September 25, 2005 in Nation/World

Turkey finally discusses a volatile episode of its past

Amberin Zaman Los Angeles Times
 
Associated Press photo

Turkish nationalists chant slogans during a protest Saturday outside Bilgi University in Istanbul, Turkey, where the Armenian Conference is taking place. The twice-canceled conference on the massacre of Armenians in the late Ottoman Empire represents a test of Turkey’s willingness to allow an open discussion of its painful past.
(Full-size photo)

ISTANBUL, Turkey – A controversial conference on the mass killings of ethnic Armenians during the last days of the Ottoman Empire opened here amid heavy security Saturday in defiance of a court ban.

The forum was hailed by participants and Western observers as a groundbreaking event where Turkish academics for the first time publicly could challenge their country’s official version of the events leading to the Armenian tragedy.

Hundreds of protesters waving Turkish flags pelted the arriving panelists with eggs and rotten tomatoes, expressing the fury felt by many Turks over efforts to open their country’s painful past to debate.

“The aim (of the conference) … is to declare Turkey guilty of genocide,” said Erkan Onsel, head of the local branch of the small, left-wing Turkey’s Workers’ Party.

The conference was canceled twice before, most recently Thursday, when an Istanbul court ruled in favor of a group of lawyers who opposed the gathering on procedural grounds.

Turkey’s reformist prime minister, Recep Tayyip Erdogan, harshly condemned the ruling, saying it was timed to undermine the country’s efforts to join the European Union. Turkey is scheduled to open long-awaited membership talks with the EU on Oct. 3.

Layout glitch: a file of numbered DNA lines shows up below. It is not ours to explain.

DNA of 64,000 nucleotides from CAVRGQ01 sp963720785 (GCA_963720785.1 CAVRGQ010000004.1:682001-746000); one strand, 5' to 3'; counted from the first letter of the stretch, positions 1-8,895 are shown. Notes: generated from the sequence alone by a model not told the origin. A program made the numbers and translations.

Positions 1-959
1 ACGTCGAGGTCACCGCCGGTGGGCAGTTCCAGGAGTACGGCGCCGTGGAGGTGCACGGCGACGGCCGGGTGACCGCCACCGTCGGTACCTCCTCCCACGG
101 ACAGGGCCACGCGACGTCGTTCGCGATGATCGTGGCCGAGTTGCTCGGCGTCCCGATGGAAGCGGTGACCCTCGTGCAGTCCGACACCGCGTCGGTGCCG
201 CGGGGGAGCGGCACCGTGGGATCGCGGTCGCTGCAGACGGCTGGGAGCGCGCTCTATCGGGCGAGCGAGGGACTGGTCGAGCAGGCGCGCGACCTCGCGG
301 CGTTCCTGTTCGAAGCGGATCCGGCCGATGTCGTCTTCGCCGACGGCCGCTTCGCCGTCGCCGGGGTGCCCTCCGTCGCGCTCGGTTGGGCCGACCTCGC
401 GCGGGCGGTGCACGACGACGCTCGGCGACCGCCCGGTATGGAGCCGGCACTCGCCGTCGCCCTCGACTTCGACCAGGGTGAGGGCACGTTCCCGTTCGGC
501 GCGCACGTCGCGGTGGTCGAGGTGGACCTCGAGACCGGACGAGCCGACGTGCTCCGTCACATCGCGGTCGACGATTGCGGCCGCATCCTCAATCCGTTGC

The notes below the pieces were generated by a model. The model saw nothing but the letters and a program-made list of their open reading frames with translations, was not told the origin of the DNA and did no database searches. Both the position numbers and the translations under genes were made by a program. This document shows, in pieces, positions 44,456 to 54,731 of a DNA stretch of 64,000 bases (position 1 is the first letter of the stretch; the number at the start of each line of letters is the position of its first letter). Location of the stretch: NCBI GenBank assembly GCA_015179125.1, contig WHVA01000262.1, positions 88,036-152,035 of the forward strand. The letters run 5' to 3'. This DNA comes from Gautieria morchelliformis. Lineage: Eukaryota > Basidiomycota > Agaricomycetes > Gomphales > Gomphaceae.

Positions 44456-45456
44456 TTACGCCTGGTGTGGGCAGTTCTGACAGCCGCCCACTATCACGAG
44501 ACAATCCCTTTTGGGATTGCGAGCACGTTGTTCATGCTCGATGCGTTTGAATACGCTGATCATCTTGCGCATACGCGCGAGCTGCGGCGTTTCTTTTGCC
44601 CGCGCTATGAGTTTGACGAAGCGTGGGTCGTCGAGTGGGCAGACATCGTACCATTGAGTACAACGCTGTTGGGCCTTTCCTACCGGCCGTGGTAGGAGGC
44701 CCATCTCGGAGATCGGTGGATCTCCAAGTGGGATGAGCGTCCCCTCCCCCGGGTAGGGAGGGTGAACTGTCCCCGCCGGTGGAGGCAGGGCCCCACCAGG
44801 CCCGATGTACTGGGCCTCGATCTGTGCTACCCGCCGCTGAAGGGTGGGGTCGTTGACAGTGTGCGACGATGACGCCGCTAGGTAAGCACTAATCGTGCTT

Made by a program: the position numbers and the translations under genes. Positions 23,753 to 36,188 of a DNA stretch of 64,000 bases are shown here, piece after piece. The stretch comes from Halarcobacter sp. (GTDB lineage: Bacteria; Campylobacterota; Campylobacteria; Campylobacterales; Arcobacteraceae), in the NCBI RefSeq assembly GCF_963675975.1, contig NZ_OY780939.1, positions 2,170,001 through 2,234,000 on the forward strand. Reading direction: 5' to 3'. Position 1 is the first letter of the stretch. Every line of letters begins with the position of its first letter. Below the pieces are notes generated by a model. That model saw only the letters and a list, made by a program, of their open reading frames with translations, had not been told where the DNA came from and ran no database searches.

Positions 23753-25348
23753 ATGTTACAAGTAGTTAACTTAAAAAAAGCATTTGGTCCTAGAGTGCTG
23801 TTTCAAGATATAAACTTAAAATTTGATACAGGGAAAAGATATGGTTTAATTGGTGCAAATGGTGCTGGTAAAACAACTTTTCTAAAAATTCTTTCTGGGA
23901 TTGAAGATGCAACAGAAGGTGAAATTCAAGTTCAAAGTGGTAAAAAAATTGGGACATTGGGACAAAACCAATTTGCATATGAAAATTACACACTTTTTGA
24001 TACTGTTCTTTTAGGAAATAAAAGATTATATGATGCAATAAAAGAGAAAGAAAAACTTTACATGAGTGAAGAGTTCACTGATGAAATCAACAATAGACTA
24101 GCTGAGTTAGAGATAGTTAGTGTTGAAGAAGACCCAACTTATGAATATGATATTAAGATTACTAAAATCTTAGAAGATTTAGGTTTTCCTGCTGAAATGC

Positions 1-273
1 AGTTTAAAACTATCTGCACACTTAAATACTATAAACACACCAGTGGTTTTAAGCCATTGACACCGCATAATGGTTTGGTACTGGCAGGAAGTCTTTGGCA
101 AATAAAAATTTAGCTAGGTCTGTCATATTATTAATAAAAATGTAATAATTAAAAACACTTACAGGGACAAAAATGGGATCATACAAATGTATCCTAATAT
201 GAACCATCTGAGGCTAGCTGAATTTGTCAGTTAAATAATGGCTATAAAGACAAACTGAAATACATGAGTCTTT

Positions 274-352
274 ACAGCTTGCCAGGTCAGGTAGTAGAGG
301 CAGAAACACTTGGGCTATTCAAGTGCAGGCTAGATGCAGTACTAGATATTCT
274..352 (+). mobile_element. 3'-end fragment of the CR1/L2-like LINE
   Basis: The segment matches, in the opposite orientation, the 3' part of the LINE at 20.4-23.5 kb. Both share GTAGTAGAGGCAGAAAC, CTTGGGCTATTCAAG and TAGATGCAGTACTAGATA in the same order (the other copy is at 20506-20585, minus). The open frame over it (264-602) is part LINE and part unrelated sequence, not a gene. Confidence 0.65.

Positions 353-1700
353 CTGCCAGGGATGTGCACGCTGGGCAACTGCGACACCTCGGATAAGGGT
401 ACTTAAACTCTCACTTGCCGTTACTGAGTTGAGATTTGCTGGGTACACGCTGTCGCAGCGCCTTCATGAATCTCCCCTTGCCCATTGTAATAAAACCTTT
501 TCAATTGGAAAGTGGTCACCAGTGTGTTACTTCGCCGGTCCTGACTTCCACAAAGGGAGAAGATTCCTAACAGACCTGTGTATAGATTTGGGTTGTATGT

“I want to live in a Turkey where freedoms are enjoyed in their broadest sense,” Erdogan told reporters.

Emotions ran high among a packed audience of academics, journalists and diplomats as panelists deconstructed Turkey’s official explanation of how the country’s once-thriving Armenian population, estimated at more than 1 million in the early 20th century, was reduced to its current level of 80,000.

Armenians say more than 1 million of their people systematically were killed in a genocide campaign launched by Ottoman forces from 1915 to 1923. Turkey says several hundred thousand Armenians did die but of exposure, disease and attacks from brigands as they journeyed south to Syria after being deported for collaborating with invading Russian troops.

Most speakers took a cautious tone, saying the purpose of the conference was not to deliver a verdict on whether the killings constituted genocide.

“We cannot allow debate to be trapped between these two conflicting points of view. We need to try and understand what happened in 1915,” said Halil Berktay, a prominent Ottoman historian. He noted nonetheless that Ottoman officials had declared “an open season to hunt Armenians” at the start of World War I.

Hrant Dink, the managing editor of the Armenian language weekly Agos, said Saturday’s session would surprise Armenians across the world. “Some will now find the courage to enter into dialogue with the Turks,” he said.

Some participants expressed concern that they might face prosecution under Turkey’s newly revised penal code, which specifically proscribes description of the killings as genocide.

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